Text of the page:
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How post-Communist migration is changing Europe

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[Translate to en:] Arbeitergesuch, Rijeka, Kroatien, 2018, an einer Bushaltestelle
"Germany needs following workers: locksmiths, welders, electricians, truck drivers, mechanics, plumbers and other craftsmen" (Rijeka, Croatia, 2018, at a bus stop) Photo: Ulf Brunnbauer, montage: RLS

In spring 2020, the COVID-19 pandemic led the governments of the EU to close one border after the other. It immediately became clear how dependent the European economic model is on (South-)Eastern European workers. This became particularly obvious in Germany, a country that has functioned as nothing less than a migration magnet in recent decades. In April, asparagus farmers were worried about their harvest, for which they depend on many thousand seasonal workers from Poland, Romania, Bulgaria, and Ukraine. And since Germany is a land of asparagus eaters and the agricultural associations are powerful lobbyists, it was not long before the federal government made an exception to the travel ban from Romania to allow around 80,000 Romanian harvest workers to enter the country.

Prof. Dr. Ulf Brunnbauer is Academic Director of the Leibniz Institute for East and Southeast European Studies and holds the Chair of Southeast and Eastern European History at the University of Regensburg. His research focuses on the social history of the Balkans in the nineteenth and twentieth centuries, especially the history of migration and the history of labour.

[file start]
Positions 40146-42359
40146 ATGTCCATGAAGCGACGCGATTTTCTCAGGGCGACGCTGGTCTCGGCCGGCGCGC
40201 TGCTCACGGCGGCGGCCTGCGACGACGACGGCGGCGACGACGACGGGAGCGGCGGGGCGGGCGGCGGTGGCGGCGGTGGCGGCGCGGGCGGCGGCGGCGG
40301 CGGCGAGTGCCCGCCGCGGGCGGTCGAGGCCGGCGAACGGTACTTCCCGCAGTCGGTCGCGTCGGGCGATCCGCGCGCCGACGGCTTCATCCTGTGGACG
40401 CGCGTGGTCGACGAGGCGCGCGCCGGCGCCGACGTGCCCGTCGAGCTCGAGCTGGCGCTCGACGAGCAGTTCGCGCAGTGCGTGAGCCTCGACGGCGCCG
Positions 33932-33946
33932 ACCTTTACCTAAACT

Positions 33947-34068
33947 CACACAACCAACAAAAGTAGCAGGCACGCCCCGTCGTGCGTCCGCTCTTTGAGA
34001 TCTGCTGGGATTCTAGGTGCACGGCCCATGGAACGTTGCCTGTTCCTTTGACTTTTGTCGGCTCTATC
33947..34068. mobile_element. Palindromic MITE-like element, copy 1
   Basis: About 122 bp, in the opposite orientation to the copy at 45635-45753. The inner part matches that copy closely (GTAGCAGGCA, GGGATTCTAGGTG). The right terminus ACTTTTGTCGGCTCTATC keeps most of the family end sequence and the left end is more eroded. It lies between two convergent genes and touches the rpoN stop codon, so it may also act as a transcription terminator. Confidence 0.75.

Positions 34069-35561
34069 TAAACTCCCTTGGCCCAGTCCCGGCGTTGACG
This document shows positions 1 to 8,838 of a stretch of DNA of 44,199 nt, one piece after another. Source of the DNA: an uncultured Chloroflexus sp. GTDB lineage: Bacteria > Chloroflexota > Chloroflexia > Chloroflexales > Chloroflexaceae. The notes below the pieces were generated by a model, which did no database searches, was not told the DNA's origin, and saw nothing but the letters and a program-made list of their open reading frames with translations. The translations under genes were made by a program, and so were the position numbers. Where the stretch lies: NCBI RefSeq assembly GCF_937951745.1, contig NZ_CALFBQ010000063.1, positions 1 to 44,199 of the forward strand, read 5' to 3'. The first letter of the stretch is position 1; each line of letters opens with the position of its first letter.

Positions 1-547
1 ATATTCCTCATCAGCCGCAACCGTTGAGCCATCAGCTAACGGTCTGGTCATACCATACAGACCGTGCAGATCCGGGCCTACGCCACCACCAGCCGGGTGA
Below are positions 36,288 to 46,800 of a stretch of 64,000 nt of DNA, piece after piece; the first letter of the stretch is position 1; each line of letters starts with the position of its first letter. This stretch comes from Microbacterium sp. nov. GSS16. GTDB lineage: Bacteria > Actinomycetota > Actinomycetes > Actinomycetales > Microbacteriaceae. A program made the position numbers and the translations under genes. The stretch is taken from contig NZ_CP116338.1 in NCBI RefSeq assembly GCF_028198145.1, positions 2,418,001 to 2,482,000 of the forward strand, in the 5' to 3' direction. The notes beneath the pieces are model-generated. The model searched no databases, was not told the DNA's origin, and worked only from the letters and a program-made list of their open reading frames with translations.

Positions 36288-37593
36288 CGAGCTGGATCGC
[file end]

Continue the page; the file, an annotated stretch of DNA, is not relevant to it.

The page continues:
For a brief moment it seemed as if a public debate over the social costs of asparagus might take place, since this vegetable, which is largely flavourless anyway, arrives on German plates on the backs of exploited seasonal workers. No sooner was the asparagus eaten and the Romanian harvest workers forgotten than German consumers’ next holy cow was put under scrutiny: cheap meat. In June, the slaughterhouses of the large Tönnies company became coronavirus hotspots, with more than 1,400 workers infected—they, too, having come from Eastern Europe, mostly Romania. All of a sudden, the public and the political class took an interest in the miserable working and living conditions of workers who, via a system of sub- and sub-subcontractors, work in big German slaughterhouses under unacceptable conditions. Not just asparagus, but schnitzel too comes at a high social cost (not to mention the ecological one), which society accepts because apparently it is only workers from Eastern and Southeastern Europe who pay it.

As a result of COVID-19, there was a sudden shortage of workers in low-wage sectors in the wealthier European countries, which, at least momentarily, provided an insight into working conditions that usually remain hidden opened up, at least for a moment. And in each case the focus was on workers from the “new” member countries of the European Union, i.e. the post-socialist countries of Eastern and Southeastern Europe. There are countless examples of travel restrictions suddenly revealing how important Eastern and Southeastern European foreign workers are to essential occupational fields in Western Europe. In Austria, for example, the government hastily organized special trains, since without nursing staff from Romania, Austria’s home care system would collapse. For the workers concerned, already difficult working and living conditions were compounded by the burden of travel in the era of coronavirus.